So she put together a team and launched NeighborGoods – an organization created to extract the latent value hidden in all our “stuff.” Last year, they launched nationally. NeighborGoods is like Craigslist for borrowing. Members can safely borrow a lawnmower, lend a bicycle, or earn some extra money by renting out their DVD collection. NeighborGoods provides all the tools to share safely and confidently including user ratings, privacy controls, and automated calendars and reminders to ensure the safe return of loaned items. "When we share our stuff, we get so much more for our money, we reduce waste, and we strengthen our local communities," said Krimmel. See for yourself, and be sure to share this link: www.NeighborGoods.net

Thursday, April 22, 2010

Ride This Dark Universe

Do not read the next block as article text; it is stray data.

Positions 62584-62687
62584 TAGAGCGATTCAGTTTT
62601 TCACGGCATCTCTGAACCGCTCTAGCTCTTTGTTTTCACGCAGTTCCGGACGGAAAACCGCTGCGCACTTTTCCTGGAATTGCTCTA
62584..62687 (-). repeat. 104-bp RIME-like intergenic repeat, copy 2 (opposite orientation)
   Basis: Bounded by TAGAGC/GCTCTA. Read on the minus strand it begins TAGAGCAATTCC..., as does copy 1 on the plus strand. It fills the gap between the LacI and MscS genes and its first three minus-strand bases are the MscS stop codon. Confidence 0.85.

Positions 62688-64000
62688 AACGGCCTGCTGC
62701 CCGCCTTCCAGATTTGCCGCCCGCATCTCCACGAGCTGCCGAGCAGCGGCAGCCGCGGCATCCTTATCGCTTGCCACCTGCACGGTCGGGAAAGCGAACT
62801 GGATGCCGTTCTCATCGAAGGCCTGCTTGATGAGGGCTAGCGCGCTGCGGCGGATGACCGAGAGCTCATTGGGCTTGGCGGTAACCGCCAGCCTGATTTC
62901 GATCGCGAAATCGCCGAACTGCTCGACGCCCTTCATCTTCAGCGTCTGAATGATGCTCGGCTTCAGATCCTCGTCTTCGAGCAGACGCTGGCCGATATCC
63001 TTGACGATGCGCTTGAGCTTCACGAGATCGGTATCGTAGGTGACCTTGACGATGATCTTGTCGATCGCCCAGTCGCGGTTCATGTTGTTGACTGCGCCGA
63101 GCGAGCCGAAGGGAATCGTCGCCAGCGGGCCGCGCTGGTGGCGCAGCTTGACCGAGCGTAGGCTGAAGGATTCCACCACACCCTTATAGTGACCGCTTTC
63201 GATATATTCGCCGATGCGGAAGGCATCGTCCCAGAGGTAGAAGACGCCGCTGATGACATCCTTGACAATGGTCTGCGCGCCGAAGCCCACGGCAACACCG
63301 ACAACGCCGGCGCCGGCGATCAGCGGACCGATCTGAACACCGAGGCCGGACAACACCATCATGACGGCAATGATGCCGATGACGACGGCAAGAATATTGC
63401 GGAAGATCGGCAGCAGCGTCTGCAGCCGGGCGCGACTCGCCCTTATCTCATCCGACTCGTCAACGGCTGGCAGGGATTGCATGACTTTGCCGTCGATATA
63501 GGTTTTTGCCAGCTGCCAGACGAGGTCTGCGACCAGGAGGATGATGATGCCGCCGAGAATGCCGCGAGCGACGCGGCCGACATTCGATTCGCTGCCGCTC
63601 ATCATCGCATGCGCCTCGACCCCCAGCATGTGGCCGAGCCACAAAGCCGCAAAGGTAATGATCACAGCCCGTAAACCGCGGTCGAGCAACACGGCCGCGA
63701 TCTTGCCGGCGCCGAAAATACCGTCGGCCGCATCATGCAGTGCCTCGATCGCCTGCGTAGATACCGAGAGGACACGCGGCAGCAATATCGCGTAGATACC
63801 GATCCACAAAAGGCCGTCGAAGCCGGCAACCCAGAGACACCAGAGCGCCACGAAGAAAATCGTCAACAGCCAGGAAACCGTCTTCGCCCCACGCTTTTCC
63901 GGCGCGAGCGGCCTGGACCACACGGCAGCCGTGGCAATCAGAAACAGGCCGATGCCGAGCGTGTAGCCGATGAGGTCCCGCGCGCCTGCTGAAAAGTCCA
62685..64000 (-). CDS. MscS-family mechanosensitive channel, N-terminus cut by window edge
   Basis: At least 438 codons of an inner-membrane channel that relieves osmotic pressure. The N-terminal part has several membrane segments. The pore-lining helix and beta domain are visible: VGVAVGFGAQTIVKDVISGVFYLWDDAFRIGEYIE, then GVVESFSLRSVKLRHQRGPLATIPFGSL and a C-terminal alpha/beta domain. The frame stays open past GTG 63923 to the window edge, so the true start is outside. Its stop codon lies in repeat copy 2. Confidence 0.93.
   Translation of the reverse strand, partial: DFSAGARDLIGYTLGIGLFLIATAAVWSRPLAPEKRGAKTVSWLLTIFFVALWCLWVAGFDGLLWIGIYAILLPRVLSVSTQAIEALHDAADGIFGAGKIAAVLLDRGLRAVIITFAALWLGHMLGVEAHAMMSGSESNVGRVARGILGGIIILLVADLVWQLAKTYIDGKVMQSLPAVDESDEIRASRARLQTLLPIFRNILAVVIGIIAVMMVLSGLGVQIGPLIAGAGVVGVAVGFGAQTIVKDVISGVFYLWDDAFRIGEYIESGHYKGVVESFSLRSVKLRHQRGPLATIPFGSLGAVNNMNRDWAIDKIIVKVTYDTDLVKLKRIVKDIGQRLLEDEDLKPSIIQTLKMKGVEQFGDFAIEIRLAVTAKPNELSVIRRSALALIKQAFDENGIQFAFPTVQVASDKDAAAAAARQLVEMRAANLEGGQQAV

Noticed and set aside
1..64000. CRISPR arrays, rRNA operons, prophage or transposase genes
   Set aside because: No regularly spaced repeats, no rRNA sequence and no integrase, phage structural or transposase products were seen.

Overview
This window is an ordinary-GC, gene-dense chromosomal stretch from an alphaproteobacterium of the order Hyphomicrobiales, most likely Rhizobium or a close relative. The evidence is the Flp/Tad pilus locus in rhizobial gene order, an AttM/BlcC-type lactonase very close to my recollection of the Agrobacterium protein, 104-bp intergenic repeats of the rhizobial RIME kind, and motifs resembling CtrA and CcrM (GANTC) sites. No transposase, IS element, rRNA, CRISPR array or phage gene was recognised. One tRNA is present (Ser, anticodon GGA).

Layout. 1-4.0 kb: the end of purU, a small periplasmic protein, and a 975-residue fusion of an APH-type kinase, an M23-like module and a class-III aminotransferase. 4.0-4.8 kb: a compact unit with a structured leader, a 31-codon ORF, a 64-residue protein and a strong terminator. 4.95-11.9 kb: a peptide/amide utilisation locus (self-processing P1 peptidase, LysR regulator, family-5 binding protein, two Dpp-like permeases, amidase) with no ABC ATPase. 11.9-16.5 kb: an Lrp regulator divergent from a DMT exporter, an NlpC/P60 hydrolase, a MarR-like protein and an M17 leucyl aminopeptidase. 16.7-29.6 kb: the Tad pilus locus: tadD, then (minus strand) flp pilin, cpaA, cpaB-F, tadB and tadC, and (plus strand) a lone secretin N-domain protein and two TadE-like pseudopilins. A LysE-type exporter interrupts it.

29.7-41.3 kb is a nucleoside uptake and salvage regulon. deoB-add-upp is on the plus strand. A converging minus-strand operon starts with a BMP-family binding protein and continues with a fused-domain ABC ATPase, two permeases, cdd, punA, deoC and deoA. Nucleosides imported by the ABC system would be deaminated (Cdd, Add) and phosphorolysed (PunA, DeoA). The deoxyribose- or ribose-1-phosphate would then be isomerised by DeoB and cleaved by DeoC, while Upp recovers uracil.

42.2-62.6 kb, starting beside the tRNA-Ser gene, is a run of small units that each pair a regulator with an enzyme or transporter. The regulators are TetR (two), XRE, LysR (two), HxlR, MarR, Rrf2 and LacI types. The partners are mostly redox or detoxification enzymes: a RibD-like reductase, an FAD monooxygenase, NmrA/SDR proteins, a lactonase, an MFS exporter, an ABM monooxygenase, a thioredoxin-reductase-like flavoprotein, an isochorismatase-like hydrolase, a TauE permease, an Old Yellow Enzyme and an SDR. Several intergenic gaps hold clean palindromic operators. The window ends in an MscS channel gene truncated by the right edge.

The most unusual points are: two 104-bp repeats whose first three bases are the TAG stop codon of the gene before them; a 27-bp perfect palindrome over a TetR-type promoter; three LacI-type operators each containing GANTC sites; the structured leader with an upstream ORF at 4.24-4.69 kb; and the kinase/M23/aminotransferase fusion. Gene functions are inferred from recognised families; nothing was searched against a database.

We all get that the earth revolves on its axis. It rotates around the sun. The stars appear to move, though the earth is moving faster. Some understand that the sun also moves. Some comprehend multiple moving galaxies. But when most people think of universe, they visualize a container in which everything moves. A cosmic milkshake, but one which has already been poured. What they don't see is the milkshake - glass and all - sliding across the counter. Alexander Kashlinsky, a scientist at NASA's Goddard Space Flight Center, studied more than 1,000 galaxy clusters to see how radiation from the Big Bang has scattered throughout the universe. What he found is shocking. The entire universe is moving... at a speed of one million miles per hour. This cause of this phenomenon, affectionately termed "the dark flow" has not yet been determined. Does another universe lurk nearby, or are we racing toward a seam in the fabric of space and time? This Earth Day, learn a little more about this container we ride in. But hold on tight. It's moving fast.